Paul is 46 and runs two to three marathons each year.

He hasn’t been running as much as usual this winter, but signed up for the Boston Marathon, and has been working on a strict regimen and increasing his miles each week.

Part of his weekly workout is to take a long run each weekend, and last week he ran 12 miles. Since then, Paul has had pain in his right hip that extends to his knee. He fears he may not be able to run long distances again, or have arthritis.

Mary is 15. She plays high school lacrosse. She began having pain in her kneecaps after two-a-day workouts to start the season, and although she uses ice and takes it easy in practice, the pain keeps getting worse.

Mary sometimes cries on the way home from practice. She has to take pain medication to sleep most nights. Even though her team is doing well and she’s become a pivotal player, Mary is considering quitting because her knees hurt so much.

Brandon is a college baseball pitcher. There were already three seniors in the rotation, but the coach liked Brandon’s pitches and work ethic.

Things began to fall apart after the first few weeks. Brandon began having elbow pain, first only in the evenings after he threw a lot of pitches, then later while pitching. He lost velocity and control. His coach told him to forget about starting. Brandon came to me frustrated, upset, and thinking his career might be a bust.

What is the same about each athlete? They are different ages, compete in different sports, and have injuries in different parts of their bodies. It turns out that their injuries are all caused by the same muscle imbalances, and for them it’s all about the core.

Let’s take a closer look at each athlete. Paul always runs facing traffic, and his route takes him over Maine’s crowned roads. This means that his body is constantly running on an angle. Because his back and abdominal muscles aren’t as strong as they could be, his back slumps to the side with each stride. The slumping, over months of running and miles of road, puts strain on one hip, causing inflammation and pain.

Mary has recently just grown 4 inches. The muscles of her hips, back and thighs haven’t kept up with her height. Since they are weak, her knees are absorbing all the strain of each stride on the lacrosse field. The repeated impact is leading to her pain.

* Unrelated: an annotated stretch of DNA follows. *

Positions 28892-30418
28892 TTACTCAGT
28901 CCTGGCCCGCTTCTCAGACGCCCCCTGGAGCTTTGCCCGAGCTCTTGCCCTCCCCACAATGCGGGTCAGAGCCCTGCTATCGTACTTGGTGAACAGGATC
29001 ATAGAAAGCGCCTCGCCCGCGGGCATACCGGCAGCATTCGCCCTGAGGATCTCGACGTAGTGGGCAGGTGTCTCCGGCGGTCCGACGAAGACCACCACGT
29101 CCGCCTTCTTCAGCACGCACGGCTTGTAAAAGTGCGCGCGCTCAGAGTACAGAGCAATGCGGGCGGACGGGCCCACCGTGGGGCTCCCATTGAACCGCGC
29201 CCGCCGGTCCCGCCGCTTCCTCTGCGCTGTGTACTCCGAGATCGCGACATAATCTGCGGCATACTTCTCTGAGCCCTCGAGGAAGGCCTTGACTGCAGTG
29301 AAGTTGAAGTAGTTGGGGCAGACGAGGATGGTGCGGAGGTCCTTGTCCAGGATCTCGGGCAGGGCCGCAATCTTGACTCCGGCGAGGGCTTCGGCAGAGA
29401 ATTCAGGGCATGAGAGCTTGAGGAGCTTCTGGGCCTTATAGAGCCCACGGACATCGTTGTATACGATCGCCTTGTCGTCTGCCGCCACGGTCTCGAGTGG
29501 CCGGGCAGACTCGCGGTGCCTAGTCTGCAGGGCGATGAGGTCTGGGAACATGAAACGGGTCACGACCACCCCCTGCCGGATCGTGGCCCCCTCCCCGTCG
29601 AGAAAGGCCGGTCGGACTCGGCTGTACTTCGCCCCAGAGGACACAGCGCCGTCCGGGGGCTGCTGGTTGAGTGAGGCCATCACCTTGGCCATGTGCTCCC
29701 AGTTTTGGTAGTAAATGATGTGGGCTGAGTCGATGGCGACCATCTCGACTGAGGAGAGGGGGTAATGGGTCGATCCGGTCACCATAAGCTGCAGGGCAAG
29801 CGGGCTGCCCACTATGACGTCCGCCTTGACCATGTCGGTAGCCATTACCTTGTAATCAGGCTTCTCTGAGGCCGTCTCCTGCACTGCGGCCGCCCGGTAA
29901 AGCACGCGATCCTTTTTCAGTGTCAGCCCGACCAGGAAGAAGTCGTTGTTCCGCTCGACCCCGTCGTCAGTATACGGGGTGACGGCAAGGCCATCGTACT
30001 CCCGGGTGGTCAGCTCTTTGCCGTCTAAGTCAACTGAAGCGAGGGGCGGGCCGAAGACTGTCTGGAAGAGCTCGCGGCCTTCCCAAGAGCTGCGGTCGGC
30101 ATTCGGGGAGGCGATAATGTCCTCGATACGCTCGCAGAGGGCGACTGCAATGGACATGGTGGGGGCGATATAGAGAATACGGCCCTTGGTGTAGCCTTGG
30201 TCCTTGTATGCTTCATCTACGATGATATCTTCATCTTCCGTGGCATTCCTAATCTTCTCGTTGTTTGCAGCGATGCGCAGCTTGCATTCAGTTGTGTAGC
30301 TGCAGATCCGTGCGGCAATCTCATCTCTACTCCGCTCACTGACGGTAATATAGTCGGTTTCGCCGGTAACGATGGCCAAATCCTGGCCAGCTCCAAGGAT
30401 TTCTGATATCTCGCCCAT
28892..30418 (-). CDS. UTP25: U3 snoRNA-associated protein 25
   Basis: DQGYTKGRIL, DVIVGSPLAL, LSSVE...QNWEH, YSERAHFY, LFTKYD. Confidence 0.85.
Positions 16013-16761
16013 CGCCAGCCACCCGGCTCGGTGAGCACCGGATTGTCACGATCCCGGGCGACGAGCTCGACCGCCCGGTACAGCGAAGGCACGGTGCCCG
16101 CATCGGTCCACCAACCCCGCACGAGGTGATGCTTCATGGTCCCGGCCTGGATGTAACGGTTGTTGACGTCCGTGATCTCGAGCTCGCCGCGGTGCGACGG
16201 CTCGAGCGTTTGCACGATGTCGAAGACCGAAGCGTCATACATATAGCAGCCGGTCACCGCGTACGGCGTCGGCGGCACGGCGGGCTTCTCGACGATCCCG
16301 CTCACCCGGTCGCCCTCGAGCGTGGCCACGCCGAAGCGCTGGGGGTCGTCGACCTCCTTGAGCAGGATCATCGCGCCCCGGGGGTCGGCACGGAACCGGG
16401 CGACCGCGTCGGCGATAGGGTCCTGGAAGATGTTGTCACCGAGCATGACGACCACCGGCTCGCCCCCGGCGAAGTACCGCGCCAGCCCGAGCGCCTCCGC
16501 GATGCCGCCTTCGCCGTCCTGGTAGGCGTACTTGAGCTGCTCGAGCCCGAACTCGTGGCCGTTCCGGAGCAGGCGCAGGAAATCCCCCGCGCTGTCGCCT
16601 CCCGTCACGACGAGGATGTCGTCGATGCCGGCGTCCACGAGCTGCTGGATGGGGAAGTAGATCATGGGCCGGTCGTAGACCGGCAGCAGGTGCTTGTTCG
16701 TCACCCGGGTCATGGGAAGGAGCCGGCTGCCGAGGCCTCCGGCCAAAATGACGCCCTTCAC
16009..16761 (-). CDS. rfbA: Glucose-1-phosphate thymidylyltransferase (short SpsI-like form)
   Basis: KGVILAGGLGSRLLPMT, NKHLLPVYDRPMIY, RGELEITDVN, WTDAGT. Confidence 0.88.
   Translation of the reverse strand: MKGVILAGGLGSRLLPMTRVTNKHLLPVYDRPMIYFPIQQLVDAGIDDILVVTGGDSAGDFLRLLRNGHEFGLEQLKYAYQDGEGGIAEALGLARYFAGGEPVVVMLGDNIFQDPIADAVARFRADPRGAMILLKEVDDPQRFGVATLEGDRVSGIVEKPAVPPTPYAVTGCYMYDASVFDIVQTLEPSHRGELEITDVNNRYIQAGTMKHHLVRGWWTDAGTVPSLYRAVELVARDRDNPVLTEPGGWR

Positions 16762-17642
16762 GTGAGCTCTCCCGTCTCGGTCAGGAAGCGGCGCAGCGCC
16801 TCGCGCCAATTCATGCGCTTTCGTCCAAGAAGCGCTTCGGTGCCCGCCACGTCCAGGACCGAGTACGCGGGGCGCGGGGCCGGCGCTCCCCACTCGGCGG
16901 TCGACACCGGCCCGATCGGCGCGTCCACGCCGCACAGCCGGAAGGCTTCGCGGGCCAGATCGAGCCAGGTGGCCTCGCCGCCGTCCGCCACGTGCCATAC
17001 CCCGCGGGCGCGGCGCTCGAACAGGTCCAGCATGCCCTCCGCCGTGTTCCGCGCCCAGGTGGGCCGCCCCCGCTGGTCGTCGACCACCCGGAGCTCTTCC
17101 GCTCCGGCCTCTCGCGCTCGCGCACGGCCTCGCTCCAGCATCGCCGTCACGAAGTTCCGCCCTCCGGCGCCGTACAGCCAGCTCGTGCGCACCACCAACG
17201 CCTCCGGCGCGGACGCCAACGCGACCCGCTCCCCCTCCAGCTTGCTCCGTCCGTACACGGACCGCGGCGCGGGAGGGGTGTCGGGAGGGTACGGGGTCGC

Since he got to college, Brandon has been trying to impress by throwing harder. His velocity is up, but he’s not using his hips and legs to generate extra power. Since his core isn’t conditioned, he tries to get more from his arm. Brandon’s arm is strong, but the small ligaments in his elbow aren’t designed for the forces he’s now exposing them to. He’s literally throwing his arm out.

The solution for each patient is to work on the injured joint AND make their cores stronger. It seems strange – why look at an athlete’s back when the elbow or knee hurts? These examples show how important the core is to connecting the upper and lower body. Most sports require an athlete to generate tremendous forces through the lower body. If the core isn’t strong enough, the forces don’t end up where they belong. Injuries can follow.

Over the years, doctors have discovered that conditioning the core takes a lot more than doing crunches. The core muscle group is composed of the back muscles, muscles in the sides of the abdomen, and the “six-pack” abdominal muscles in front. These muscles have to work with other small and large muscles in the hips, middle back, and even inside our abdomens. If even one of these muscles isn’t doing the right thing, or if it’s doing the right thing at the wrong time: presto – the athlete has problems.

So the next time your doctor diagnoses your athletic injury by looking at your back, don’t fret. They’re not in need of a GPS to figure out how to locate your problem. Instead, your doctor is giving you a state-of-the-art biomechanical analysis. Chances are they will have suggestions about improvements you can make.

Each week in my office I discover core strength imbalances that even the most fit athletes need to work on. After a few weeks with a physical therapist, these athletes are back on track and recovering. They have learned that it’s all about the core.

Dr. James Glazer is a sports medicine physician for Coastal Orthopedics and Sports Medicine in Freeport. He serves as a consultant for the Portland Pirates and the U.S. ski team.

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